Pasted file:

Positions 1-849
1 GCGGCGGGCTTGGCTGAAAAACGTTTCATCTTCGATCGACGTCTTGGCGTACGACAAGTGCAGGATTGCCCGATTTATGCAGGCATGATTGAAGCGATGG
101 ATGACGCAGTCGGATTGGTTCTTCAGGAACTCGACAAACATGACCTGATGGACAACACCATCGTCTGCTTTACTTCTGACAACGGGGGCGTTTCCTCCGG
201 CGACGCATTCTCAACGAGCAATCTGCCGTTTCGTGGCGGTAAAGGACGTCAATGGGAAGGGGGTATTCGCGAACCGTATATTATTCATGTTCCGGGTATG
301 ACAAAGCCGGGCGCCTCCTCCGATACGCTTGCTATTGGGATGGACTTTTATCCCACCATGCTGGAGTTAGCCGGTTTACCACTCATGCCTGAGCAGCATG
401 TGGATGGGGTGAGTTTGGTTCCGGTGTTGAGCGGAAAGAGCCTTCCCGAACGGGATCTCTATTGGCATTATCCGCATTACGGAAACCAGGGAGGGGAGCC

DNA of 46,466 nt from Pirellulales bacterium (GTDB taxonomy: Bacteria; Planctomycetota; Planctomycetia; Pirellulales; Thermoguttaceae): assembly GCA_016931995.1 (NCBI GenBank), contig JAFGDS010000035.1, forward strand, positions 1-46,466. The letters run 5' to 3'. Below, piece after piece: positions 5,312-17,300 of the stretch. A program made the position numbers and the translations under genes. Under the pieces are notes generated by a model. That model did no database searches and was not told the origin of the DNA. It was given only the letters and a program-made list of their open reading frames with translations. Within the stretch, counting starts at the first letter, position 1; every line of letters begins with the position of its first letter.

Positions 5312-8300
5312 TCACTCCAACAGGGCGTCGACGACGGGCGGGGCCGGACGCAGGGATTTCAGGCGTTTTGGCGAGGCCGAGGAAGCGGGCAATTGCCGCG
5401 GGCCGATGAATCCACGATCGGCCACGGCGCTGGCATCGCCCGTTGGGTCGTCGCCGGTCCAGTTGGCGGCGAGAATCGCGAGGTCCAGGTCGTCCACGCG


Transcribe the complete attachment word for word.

Positions 1-849
1 GCGGCGGGCTTGGCTGAAAAACGTTTCATCTTCGATCGACGTCTTGGCGTACGACAAGTGCAGGATTGCCCGATTTATGCAGGCATGATTGAAGCGATGG
101 ATGACGCAGTCGGATTGGTTCTTCAGGAACTCGACAAACATGACCTGATGGACAACACCATCGTCTGCTTTACTTCTGACAACGGGGGCGTTTCCTCCGG
201 CGACGCATTCTCAACGAGCAATCTGCCGTTTCGTGGCGGTAAAGGACGTCAATGGGAAGGGGGTATTCGCGAACCGTATATTATTCATGTTCCGGGTATG
301 ACAAAGCCGGGCGCCTCCTCCGATACGCTTGCTATTGGGATGGACTTTTATCCCACCATGCTGGAGTTAGCCGGTTTACCACTCATGCCTGAGCAGCATG
401 TGGATGGGGTGAGTTTGGTTCCGGTGTTGAGCGGAAAGAGCCTTCCCGAACGGGATCTCTATTGGCATTATCCGCATTACGGAAACCAGGGAGGGGAGCC

DNA of 46,466 nt from Pirellulales bacterium (GTDB taxonomy: Bacteria; Planctomycetota; Planctomycetia; Pirellulales; Thermoguttaceae): assembly GCA_016931995.1 (NCBI GenBank), contig JAFGDS010000035.1, forward strand, positions 1-46,466. The letters run 5' to 3'. Below, piece after piece: positions 5,312-17,300 of the stretch. A program made the position numbers and the translations under genes. Under the pieces are notes generated by a model. That model did no database searches and was not told the origin of the DNA. It was given only the letters and a program-made list of their open reading frames with translations. Within the stretch, counting starts at the first letter, position 1; every line of letters begins with the position of its first letter.

Positions 5312-8300
5312 TCACTCCAACAGGGCGTCGACGACGGGCGGGGCCGGACGCAGGGATTTCAGGCGTTTTGGCGAGGCCGAGGAAGCGGGCAATTGCCGCG
5401 GGCCGATGAATCCACGATCGGCCACGGCGCTGGCATCGCCCGTTGGGTCGTCGCCGGTCCAGTTGGCGGCGAGAATCGCGAGGTCCAGGTCGTCCACGCG